United was the holdout, a firm Boeing customer, with MAX9s delivered and MAX10s to come. But the outcome is that these larger MAXs cannot do what the airline needs. The world has moved on and the 757 cannot soldier on forever in passenger service. Doing a couple of flights every 24 hours as a freighter, yes. But running a half dozen times per day in passenger service, probably not.
Moreover, many of United’s competitors (US domestic and beyond) have selected the A321 to replace aging 757s. To borrow (an unfortunate) phrase: to compete with an A321neo you need an A321neo. In an industry that constantly seeks the lowest seat-mile costs, Boeing does not offer what the market needs: a credible 757 replacement.
The A321 ascendance is ascribed to fumbles by Boeing from the 787, then 747-8 and then MAX. In the end, it does not matter where the “blame” lies. Airbus and Boeing played the cards they had. It was much discussed in Paris this summer among the media that the decision by Airbus to launch the A321XLR was the most important news item. Also at the show, GE’s David Joyce, for the second year in a row, voiced his company’s reservations about the NMA. As, probably, the leading choice as engine supplier for the NMA, those reservations reverberated.
Now that American, Delta, and United have all selected the A321 in some form, the die is cast. These three airlines together operated the most 757s. If they have chosen the A321 as the replacement, any other airline considering its own 757 update would be foolish not to follow. The sophistication of the analyses these three airlines put into fleet selections is quite rigorous. If all three go with the A321, that is highly influential.
In the various Airbus offices, there will be cheering today. Winning United was big. The pushing back on the A350 orders is not as big a deal as is made out. United waited a long time to acquire 777-300ERs even though they were the best in class. Better to run down its 747s and other models and squeeze every last dime out of those frames. Moreover, do not think the A350 order is done for. Airbus will tweak and refine that aircraft. Just Boeing has done with the 777. Airbus gets to enjoy today. But only today. Boeing lost a skirmish, not a major battle. Airbus is seeing its A320neo needing to be replaced as its customers now buy the A321neo in greater numbers. The obvious (but not public) focus is to stretch the A220 to 160 seats. Airbus has a lot to work on. The A321neo success is disrupting its A320 family.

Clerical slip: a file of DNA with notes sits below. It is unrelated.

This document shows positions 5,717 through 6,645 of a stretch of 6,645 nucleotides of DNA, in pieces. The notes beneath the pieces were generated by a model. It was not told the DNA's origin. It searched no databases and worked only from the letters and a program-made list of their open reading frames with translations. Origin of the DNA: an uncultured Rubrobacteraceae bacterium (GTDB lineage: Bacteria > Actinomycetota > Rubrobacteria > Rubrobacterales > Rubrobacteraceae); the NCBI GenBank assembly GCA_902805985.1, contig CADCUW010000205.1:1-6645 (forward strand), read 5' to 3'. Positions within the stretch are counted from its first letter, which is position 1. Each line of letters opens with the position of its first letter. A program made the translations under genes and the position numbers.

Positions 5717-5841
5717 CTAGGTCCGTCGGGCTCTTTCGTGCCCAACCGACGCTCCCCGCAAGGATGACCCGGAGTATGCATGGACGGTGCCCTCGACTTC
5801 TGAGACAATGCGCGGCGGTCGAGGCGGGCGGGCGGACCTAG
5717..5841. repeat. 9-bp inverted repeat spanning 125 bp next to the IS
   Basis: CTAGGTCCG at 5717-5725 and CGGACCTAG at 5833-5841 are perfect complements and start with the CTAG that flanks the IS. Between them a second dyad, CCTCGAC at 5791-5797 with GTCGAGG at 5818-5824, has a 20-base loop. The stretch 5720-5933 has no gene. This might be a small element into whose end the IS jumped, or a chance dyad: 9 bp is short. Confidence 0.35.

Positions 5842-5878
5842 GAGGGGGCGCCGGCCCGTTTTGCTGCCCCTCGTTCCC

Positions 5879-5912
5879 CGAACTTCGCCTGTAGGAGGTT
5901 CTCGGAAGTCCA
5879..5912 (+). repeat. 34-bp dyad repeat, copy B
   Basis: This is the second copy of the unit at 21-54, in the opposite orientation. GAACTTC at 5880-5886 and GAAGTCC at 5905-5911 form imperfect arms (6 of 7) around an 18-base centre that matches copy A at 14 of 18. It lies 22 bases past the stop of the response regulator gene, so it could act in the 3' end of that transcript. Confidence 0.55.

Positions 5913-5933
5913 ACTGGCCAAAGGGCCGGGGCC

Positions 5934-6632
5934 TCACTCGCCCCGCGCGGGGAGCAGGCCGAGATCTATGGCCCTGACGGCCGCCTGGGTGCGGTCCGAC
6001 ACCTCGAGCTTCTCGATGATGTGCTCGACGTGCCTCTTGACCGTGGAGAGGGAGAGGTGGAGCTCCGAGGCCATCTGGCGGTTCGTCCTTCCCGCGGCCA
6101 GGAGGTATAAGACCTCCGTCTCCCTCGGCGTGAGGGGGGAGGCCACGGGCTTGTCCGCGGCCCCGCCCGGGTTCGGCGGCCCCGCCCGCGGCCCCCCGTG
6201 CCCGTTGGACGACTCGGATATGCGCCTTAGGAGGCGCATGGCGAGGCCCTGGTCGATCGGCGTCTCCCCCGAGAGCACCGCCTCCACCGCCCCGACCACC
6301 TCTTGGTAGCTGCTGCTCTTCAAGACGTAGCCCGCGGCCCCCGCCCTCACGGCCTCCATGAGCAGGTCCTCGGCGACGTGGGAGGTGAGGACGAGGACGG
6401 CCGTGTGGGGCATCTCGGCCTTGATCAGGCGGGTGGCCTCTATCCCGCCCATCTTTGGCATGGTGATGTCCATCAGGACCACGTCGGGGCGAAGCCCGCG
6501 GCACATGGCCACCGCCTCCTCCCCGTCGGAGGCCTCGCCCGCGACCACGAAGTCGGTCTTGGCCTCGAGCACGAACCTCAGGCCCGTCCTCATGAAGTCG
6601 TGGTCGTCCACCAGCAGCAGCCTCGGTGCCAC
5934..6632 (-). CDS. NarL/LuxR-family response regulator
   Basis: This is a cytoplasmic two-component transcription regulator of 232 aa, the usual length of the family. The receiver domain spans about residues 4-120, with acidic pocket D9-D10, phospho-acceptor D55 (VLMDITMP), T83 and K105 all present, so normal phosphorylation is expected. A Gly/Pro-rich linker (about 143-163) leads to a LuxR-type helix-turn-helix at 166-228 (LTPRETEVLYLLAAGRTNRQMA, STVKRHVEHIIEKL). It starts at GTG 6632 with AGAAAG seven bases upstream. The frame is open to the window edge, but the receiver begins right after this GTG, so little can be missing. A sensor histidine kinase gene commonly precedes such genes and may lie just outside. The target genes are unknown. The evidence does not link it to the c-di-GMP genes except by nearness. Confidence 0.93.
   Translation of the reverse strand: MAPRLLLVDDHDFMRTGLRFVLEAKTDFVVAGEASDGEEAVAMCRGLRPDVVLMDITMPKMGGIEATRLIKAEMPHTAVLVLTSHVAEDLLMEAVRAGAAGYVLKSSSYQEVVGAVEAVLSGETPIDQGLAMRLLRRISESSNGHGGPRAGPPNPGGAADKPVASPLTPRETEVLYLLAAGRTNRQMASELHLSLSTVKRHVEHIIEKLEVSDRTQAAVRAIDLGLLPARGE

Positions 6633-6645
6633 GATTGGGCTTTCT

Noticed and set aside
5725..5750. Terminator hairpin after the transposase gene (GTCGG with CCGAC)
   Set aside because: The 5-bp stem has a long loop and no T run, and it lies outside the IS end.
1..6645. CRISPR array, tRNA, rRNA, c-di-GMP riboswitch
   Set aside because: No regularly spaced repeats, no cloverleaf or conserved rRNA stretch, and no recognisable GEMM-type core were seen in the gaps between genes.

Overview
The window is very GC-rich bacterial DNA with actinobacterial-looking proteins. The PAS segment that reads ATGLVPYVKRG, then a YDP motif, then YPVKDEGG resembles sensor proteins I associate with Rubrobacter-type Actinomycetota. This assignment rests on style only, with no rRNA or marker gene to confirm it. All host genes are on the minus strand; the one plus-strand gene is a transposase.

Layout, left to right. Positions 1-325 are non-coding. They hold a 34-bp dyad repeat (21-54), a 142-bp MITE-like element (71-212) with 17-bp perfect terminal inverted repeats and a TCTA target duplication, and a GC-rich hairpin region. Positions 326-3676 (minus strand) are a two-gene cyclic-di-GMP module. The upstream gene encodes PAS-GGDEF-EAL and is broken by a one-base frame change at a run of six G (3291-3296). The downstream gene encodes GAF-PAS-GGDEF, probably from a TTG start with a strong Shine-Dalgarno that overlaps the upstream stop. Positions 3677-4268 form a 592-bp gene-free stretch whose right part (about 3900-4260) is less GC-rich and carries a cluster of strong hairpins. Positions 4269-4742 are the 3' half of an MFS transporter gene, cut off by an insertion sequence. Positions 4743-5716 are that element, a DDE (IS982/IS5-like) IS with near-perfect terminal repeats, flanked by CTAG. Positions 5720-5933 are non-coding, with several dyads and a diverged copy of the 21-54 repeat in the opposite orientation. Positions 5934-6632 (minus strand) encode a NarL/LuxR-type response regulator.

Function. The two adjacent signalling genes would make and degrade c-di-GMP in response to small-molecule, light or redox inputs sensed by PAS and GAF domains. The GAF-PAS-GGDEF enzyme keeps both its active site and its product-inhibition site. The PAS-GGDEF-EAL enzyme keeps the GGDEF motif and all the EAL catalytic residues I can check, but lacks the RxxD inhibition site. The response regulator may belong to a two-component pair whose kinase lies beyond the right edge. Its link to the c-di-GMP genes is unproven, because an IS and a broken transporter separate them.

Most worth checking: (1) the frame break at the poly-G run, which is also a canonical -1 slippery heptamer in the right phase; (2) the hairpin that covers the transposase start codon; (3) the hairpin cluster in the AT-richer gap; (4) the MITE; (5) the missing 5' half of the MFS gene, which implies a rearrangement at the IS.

It will be a miserable day for Boeing. United and Pratt & Whitney come from the same origins as Boeing. Boeing has been upset by Airbus at United before. But since then the airline has proven itself a reliable customer. United has not stepped away from MAX. Nor has United (like Delta) lost interest in the NMA. The United A321XLR decision impacts the lower end of the middle of the market. There is still a segment that remains undecided. The 767s also need replacing. If the lower end MoM has shrunk, this will focus Boeing’s attention on the larger, twin-aisle, segment. Boeing has a lot of work to do besides fix MAX. Crucially, Boeing needs to move on the NMA. The United A321XLR deal actually helps that because Boeing can focus on the upper end of MoM – less compromise probably makes for a better outcome.
Airlines need to replace their 767s. Airbus offers the revised A330neo, which may turn out to be an effective option. There has been some interest, but not at the level Airbus hoped for. This partly because of the relative youth of current A330s in service. Airbus talks about the “natural replacement” of A330ceo with A330neo. But, crucially, this does not answer the 767 replacement. American and Hawaiian selected the 787 for this. Delta went for the A330neo. United is holding on a bit longer. Twin aisle aircraft are more profitable. Boeing cannot be easily dismissed in the twin-aisle segment as it has been on the 757 replacement.
If one looks at the active 767 fleet, there is an attractive replacement market. The table lists 767s in passenger use by build year.
A key item here is to notice that the 767-300 was the sweet spot. That is the size airlines will focus on. Airbus numbers for active A330s are 429 A330-200s and 667 A330-300s. Of these, the A330-200 falls into the middle of the market better than the -300. Together, the 767 and A330-200 replacement market is a respectable ~750 aircraft. Throw in a 30% growth factor, as airlines move towards smaller aircraft flying routes more frequently, and the segment opportunity might be closer to 1,000.
The 787-8 is not the ideal MoM upper segment option. Therefore a place exists for the larger NMA. Such an aircraft will almost certainly eclipse the A330neo in performance terms. The big NMA questions are by how much in economic terms and what it will cost? The gaps will have to be substantial – i.e. >15% better fuel burn and a market price of ~$70m. That is the area of focus for Boeing. Dithering over the 757 replacement cost Boeing key deals. Dithering over the 767 replacement has to end quickly.
Co-Founder AirInsight. My previous life includes stints at Shell South Africa, CIC Research, and PA Consulting. Got bitten by the aviation bug and ended up an Avgeek. Then the data bug got me, making me a curious Avgeek seeking data-driven logic. Also, I appreciate conversations with smart people from whom I learn so much. Summary: I am very fortunate to work with and converse with great people.